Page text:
The fight over health care has burst to the forefront of the Democratic presidential race, with defenders of the Affordable Care Act, such as Joe Biden, and advocates of a broader "Medicare for All" system, notably Bernie Sanders, launching more aggressive attacks on each other.
The dispute, which has reverberated across the sprawling field, is exemplified by the increasingly hostile dynamic between Biden and Sanders. The former vice president released a proposal Monday to expand the ACA and warned that it would be dangerous to scrap it and enact Medicare for All. Sanders and his top aides rebutted those comments, and the independent senator from Vermont plans to deliver a speech Wednesday, confronting critics of his proposal.
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Biden, pitching his plan to a crowd in Iowa on Monday, warned that transitioning hundreds of millions of people to an entirely new Medicare for All plan would be "totally risky," raising the possibility that coverage could lapse for some people, at least temporarily.
"Every second counts," he said at a presidential candidate forum held by AARP. He argued that his plan offers a range of choices: "You can stay in your employer-based plan, or you can move on. It's the quickest, and it's the most reasonable, rational, the best way to do it."
Campaigning near a Philadelphia hospital set to be closed, Sanders called the current system "dysfunctional, because its goal is not to provide health care to all people as a right, but is to make as much money as possible for the insurance companies."
And one of his closest aides issued a sharp attack on Biden's plan. "What Vice President Biden is proposing at one time in history might have been a big step forward, but you can't be Rip Van Winkle and wake up this year and say what was cutting edge 12 years ago is cutting edge today," said Jeff Weaver, a senior Sanders adviser.
Perhaps no other issue has divided Democrats as sharply and as passionately as health care. Biden and Sanders, who in many ways represent the ideological poles of the Democratic field, are eagerly seizing the chance to clash with each other.
The health care debate reflects a broader battle unfolding in the Democratic field that goes to the heart of the party's future: How should Democrats balance idealism and pragmatism, and how far left should they move?
In many policy areas, Biden is the only leading candidate taking the more centrist approach, while Sanders, along with Sens. Elizabeth Warren of Massachusetts and Kamala Harris of California, embraces the more liberal view.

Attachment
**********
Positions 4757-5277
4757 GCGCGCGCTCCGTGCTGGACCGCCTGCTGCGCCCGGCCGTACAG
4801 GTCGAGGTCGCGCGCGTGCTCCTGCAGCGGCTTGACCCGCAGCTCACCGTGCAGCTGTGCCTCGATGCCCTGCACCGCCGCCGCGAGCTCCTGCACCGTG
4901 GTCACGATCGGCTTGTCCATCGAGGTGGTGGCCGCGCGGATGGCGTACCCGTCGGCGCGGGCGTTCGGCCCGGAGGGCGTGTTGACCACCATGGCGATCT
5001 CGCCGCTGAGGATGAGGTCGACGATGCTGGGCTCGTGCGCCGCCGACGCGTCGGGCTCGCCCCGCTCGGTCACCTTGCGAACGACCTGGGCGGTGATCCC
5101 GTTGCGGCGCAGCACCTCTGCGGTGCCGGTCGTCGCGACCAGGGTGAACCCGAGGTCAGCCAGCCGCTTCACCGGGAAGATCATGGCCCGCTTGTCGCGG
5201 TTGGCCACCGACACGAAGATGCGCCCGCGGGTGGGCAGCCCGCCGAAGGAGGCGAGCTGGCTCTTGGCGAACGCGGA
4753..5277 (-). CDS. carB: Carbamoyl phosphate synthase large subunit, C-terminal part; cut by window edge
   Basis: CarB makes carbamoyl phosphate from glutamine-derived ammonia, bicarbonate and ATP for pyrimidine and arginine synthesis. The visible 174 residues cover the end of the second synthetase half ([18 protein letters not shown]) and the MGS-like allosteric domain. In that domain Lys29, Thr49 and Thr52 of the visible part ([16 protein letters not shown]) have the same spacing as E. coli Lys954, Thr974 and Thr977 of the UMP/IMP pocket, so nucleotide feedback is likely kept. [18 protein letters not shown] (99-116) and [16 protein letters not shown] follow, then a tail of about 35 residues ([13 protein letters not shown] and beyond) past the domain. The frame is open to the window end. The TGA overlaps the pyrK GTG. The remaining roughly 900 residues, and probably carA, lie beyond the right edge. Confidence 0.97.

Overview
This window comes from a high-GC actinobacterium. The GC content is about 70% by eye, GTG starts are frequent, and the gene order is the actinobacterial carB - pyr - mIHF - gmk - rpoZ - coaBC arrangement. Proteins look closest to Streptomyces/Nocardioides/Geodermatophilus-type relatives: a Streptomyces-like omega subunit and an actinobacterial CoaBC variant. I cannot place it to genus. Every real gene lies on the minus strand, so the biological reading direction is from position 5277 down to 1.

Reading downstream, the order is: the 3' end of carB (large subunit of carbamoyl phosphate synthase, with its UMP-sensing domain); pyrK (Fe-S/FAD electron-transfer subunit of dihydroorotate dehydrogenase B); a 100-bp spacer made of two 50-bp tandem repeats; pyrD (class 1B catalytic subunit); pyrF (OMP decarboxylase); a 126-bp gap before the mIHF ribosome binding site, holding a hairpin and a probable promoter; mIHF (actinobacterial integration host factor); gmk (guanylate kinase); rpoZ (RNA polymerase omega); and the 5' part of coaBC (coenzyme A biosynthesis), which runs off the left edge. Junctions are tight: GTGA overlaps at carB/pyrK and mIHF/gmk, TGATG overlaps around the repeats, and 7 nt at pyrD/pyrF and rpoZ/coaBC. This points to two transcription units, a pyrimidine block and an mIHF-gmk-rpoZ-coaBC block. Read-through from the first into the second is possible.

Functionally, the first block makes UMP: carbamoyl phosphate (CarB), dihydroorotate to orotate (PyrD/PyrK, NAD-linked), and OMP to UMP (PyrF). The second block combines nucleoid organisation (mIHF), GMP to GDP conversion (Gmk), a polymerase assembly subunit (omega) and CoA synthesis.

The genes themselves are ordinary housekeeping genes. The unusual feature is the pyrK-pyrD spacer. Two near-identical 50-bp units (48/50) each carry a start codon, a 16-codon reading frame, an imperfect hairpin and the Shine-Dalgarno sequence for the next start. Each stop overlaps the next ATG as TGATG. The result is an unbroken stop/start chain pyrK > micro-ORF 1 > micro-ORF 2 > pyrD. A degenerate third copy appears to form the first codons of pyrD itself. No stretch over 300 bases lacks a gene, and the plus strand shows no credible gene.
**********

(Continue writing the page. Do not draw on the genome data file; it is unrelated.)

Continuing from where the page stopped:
Disagreements about health care, an issue that polls show is critical to many voters, loom heavily over the general election campaign as well. Many Democrats are eager to reprise their successful midterm election strategy of pointing to Republican efforts to repeal and replace the ACA.
President Donald Trump and his allies, in contrast, are looking to counter with attacks casting Medicare for All as a scary takeover of the health care system that would be detrimental to many Americans, a line of attack that worries some Democrats. The result could be a campaign in which each side tries to terrify voters about the other side's plans.
"If the battlefield is on the ground of health care, we will start with an advantage," said Ian Russell, a former deputy executive director of the Democratic Congressional Campaign Committee. "However, depending on who our nominee is, we could have some vulnerabilities."
With AARP holding candidate forums this week in Iowa, and the next Democratic debate coming up at month's end, the candidates are facing more pressure to detail their positions on health care. Sen. Cory Booker, D-N.J., released a proposal Monday that would expand eligibility for Medicaid. And on Tuesday, Harris is expected to introduce a plan to reduce prescription drug prices.
At the heart of Biden's health care plan, which senior campaign officials said would cover more than 97% of Americans, is a proposal to let people choose a government-run health system like Medicare if they aren't happy with private insurance. President Barack Obama initially set out to include such a public option in the ACA legislation, but he later backed away from the idea amid political resistance.
The former vice president also would bolster other parts of the ACA designed to help people buy insurance. It would get rid of the income limit - 400% of the federal poverty level - used to determine who qualifies for tax credits that help Americans pay insurance premiums.
Biden's plan also would seek to circumvent the resistance by many Republican-led states to accepting the expansion of Medicaid, a program for low-income and disabled Americans. In the 14 states that have not expanded Medicaid as allowed by the ACA, Biden's proposal would let people who would otherwise qualify for assistance buy into the public option without premiums.
In an effort to strengthen abortion rights, Biden would provide federal funding for Planned Parenthood and fight the actions of states that have moved to tighten restrictions on the procedure.